Plan Canada - Vol 41 No 3 (2001)

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    Plan Canada - Volume 41, Number 3 (July-August-September 2001)
    (Canadian Institute of Planners, 2001)
    2001: A spatial odyssey|Une odyssée de l'espace
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    (Canadian Institute of Planners, 2001)
    Table of contents for Plan Canada - Volume 41, Number 3 (July, August, September 2001).
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    Une odyssée spatiale et spéciale!
    (Canadian Institute of Planners, 2001) Dubé, Pierre
    Il me fait plaisir de vous présenter dans ce numéro de Plan Canada, un aperçu du Congrès 2001 organisé conjointement par l'Institut canadien des urbanistes et l'Institut professionnel des urbanistes de l'Ontario à Ottawa du 8 au 11 juillet.
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    Transforming Canadian communities and Canadian planning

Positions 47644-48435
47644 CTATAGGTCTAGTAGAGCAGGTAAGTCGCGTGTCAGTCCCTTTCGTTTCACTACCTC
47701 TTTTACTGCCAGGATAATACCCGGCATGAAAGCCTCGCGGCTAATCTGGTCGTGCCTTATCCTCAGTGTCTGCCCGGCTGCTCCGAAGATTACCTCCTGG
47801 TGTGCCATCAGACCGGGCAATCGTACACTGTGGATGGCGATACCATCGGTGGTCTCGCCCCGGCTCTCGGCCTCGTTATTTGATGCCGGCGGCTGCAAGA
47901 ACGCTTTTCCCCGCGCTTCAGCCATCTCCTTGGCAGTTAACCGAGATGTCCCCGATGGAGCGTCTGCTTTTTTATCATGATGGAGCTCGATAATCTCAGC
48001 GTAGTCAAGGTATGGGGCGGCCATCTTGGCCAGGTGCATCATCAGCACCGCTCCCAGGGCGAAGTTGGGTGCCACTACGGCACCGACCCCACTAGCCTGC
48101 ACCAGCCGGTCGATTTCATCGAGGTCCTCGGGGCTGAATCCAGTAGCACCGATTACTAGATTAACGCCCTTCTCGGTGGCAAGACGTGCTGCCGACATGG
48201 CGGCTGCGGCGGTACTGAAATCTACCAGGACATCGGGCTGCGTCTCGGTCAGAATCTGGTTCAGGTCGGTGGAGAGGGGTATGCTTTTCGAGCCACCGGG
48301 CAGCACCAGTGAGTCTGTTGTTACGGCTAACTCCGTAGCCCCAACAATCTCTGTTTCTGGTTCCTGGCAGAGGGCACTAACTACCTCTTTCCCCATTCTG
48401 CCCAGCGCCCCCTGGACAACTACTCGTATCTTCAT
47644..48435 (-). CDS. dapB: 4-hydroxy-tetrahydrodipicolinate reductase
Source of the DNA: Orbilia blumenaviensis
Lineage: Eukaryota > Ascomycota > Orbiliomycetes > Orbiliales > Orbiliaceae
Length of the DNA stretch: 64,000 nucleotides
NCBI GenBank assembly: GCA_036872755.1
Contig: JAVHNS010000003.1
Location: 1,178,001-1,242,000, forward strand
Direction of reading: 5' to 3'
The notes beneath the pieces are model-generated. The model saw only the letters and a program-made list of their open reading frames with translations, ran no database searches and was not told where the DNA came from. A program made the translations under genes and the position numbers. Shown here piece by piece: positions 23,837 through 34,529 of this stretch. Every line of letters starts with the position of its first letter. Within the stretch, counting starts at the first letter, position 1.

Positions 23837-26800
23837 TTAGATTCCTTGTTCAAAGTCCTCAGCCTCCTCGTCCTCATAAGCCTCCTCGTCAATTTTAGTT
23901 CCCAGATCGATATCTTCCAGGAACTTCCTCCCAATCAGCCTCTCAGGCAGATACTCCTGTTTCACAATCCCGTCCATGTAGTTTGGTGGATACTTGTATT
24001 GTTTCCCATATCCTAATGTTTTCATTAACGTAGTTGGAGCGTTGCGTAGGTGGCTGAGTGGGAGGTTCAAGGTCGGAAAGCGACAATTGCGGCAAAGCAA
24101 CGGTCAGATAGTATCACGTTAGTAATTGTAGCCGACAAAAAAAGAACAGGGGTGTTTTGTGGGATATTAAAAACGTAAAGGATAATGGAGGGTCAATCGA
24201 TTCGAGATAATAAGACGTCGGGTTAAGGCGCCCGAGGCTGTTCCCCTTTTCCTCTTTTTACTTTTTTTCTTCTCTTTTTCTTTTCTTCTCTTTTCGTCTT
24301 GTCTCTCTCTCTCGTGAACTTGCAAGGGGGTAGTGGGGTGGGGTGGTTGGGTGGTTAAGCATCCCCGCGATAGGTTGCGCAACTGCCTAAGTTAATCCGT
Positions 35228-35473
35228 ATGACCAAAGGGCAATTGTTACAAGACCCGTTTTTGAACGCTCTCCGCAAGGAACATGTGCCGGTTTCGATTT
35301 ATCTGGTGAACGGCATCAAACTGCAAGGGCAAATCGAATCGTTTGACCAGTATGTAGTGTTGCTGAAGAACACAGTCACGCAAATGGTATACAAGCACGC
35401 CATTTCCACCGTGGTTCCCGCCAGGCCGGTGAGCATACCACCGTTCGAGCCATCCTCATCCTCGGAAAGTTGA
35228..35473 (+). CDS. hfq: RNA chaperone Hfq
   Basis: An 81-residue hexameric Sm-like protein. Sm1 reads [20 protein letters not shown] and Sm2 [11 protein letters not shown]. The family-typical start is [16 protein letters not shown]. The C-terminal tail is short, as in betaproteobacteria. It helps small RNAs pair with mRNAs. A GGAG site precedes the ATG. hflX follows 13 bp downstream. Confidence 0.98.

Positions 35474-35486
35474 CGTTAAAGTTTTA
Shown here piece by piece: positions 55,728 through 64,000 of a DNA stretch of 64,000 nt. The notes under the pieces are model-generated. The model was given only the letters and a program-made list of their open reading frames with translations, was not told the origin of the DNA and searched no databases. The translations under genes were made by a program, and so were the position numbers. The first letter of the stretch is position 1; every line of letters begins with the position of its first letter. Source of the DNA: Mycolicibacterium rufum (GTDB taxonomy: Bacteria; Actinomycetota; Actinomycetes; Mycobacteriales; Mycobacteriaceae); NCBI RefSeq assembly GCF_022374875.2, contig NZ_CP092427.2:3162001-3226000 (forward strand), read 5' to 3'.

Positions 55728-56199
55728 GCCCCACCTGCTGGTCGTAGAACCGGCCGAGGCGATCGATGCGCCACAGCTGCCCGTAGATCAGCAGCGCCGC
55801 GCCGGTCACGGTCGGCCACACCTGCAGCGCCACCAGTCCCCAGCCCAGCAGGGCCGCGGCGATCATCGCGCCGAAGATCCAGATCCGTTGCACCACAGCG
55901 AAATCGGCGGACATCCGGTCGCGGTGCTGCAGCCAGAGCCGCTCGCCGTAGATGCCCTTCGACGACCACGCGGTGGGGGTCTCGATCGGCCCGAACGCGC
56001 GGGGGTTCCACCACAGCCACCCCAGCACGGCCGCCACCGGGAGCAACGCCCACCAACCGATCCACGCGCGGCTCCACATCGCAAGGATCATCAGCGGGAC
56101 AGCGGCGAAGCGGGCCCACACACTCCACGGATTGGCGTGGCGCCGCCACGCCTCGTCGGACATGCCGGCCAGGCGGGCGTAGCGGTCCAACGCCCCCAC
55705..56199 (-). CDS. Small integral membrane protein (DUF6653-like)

(Canadian Institute of Planners, 2001) Gordon, David L.A.
    This issue of Plan Canada is part of the legacy of the largest gathering of Canadian planners ever held. The are also a testament to the quality and diversity of planning practice across our country. In July 2001, almost 800 planners met in Ottawa to discuss their work and hopes for the future. The Canadian Institute of Planners and the Ontario Professional Planners Institute sponsored an ambitious program for the annual conference - over 120 speakers at fifty concurrent sessions, eleven mobil.e workshops and five intensive training workshops. CIP's membership responded by packing the Ottawa Congress Centre, selling out almost every workshop and tour.
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    Cities in civilization: Culture, innovation, and urban order
    (Canadian Institute of Planners, 2001) Hall, Peter
    Why should great cities suddenly become creative? Why do they have golden ages, belles époques? Why was Florence so remarkable a place in the fifteenth century, or London at the end of the sixteenth, or Paris at the end of the nineteenth and the beginning of the twentieth century? Why, in a different way, was Manchester so remarkable at the end of the eighteenth century, or Detroit around 1900, or Silicon Valley today? How exactly do these golden ages come about? Why do so few cities have more than one such golden age? What forces are going to shape the fates of cities in the coming century-and what, if anything, can we as planners do about them?